So there’s a new policy development on a youth agripreneurship policy which has not been passed, which is now at a validation stage. We are helping in developing that policy, which is becoming a part of the general agriculture policy for the country, which is for growth and transformation.

We, in particular, are working on the making these policies, especially this youth agripreneurship policy, concrete on the ground. Because it’s a lot of nice words. You read it and you will agree to all the points, but what does it mean in concrete for youth in the rural areas?

FB: What you’re currently doing, does that already match and closely link to the government policies or is there still a gap and what would be next steps to improve the collaboration between the implementation structure and the national policies?

MB: As all policies, they are very general so as I said you don’t disagree when you read it. You say this is all true and but it doesn’t touch the youth on the ground. So we saw that there are youth organizations that are very loosely organized and we helped some youth organizations in our target areas to reorganize and to become representative organizations for the youth,  that can voice the demands, that can formulate their demands and then voice them to the government. This will be an entry point for us to reach youth in a structured way.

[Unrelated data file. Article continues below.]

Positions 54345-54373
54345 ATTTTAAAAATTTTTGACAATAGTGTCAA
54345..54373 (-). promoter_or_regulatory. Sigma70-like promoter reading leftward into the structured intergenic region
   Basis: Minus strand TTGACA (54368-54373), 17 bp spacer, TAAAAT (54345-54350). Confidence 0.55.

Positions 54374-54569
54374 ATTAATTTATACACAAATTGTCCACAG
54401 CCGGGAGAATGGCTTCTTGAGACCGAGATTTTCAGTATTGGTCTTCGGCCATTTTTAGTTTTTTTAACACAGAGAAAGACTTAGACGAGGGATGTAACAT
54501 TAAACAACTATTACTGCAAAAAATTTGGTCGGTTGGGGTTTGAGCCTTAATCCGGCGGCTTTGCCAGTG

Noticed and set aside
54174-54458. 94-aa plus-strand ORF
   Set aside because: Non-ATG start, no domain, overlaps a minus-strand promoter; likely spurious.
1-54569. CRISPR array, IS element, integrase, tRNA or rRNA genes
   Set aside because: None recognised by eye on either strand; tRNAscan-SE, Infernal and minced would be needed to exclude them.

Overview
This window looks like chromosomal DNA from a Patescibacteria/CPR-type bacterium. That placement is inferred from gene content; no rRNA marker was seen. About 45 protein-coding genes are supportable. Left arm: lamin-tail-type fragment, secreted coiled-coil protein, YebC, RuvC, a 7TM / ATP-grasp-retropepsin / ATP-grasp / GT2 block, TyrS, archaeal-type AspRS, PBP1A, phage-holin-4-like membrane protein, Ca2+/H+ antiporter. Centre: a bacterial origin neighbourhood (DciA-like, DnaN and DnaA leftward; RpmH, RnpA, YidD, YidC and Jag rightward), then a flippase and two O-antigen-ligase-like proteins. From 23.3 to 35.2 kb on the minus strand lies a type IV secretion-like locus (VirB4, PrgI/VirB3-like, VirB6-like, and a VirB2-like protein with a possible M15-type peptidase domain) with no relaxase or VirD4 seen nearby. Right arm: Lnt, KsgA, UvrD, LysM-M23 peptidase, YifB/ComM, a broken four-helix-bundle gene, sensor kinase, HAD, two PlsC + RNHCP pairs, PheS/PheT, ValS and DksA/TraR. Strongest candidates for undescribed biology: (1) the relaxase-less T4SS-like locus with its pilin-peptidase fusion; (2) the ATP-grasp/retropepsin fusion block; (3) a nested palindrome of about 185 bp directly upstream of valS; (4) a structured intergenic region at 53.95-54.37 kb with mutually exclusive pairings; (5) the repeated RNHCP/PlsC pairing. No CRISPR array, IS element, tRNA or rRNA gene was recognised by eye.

FB: How did you do this concretely?

MB: We were sitting with these organizations, let’s say in one of the counties, that is the subnational structures – they had four or five youth groups – to form an umbrella organization by telling them that it’s a good idea if you are united and if you have a realistic agenda, that you can voice towards the government and that helps you also in self-organizing your youth demands.

So what happened was that they were organizing themselves as an umbrella organization with something 700 members. That’s at the moment. So we’re talking last three-four months. So it is all in growing. – They
formulated a Youth Declaration, that will concretize the youth policy for the country or county-specific demands. That is number one.

Another dynamic that happened very interestingly is that the youth themselves started networking. So they started activities by themselves using simple things like Facebook and whatsapp to have market information, have information on training, having information on practices etc on their own. So there’s a dynamic happening within the youth already that was just triggered by the self-organization.

FB: So looking maybe in the midterm perspective, what would be the main potentials and promoting youth employment in rural areas and what would be additional activities, approaches supported by the German government
or German Development Corporation ?

MB: We are developing a concept that is multifaceted because it needs a more comprehensive approach. At the core of it is training in agripreneurship, to have an idea of what does agribusiness really mean, with the basics of farm economy etc to know the difference between turnover in profit, which a lot of small enterprises mix up